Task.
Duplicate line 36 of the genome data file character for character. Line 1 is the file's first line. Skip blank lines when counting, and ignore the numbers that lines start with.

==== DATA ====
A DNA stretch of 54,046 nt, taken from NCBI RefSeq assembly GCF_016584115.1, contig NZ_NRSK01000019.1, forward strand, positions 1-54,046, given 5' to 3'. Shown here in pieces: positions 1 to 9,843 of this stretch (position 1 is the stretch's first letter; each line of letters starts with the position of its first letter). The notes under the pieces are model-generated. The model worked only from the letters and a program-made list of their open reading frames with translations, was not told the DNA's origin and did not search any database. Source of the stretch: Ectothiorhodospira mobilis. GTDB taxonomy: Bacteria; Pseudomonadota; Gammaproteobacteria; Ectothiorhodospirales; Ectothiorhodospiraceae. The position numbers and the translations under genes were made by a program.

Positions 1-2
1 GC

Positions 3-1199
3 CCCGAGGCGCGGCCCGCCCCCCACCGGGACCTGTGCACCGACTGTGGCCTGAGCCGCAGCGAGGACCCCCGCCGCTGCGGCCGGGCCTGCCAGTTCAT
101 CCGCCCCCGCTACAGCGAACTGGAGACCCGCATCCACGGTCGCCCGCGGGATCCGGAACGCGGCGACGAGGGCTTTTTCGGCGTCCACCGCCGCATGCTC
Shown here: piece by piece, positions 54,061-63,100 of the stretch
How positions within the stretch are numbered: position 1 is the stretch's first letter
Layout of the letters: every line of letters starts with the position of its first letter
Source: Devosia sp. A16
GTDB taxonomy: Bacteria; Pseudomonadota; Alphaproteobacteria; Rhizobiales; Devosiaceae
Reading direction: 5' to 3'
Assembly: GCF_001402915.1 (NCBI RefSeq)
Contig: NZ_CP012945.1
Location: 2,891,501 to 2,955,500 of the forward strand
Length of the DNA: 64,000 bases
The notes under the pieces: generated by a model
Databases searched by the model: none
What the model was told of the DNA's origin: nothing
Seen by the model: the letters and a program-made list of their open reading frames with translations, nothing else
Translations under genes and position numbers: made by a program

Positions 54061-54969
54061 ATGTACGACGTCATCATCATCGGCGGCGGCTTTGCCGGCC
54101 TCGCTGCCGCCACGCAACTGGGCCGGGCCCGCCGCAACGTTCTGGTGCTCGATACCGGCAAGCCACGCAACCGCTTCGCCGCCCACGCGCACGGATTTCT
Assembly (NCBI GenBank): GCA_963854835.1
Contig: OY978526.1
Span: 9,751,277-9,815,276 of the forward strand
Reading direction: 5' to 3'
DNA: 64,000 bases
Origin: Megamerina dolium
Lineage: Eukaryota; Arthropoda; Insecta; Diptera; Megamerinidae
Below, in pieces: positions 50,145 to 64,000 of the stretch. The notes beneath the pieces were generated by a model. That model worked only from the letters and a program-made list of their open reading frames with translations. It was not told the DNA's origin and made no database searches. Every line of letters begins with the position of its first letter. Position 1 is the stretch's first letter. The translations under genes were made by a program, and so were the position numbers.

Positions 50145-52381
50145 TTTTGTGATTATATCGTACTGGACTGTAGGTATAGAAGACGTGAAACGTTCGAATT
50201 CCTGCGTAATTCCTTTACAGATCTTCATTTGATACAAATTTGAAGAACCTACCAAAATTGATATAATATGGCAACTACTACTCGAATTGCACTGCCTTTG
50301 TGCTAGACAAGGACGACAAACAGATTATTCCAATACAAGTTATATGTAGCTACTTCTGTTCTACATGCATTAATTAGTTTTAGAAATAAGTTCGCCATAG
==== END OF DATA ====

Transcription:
50301 TGCTAGACAAGGACGACAAACAGATTATTCCAATACAAGTTATATGTAGCTACTTCTGTTCTACATGCATTAATTAGTTTTAGAAATAAGTTCGCCATAG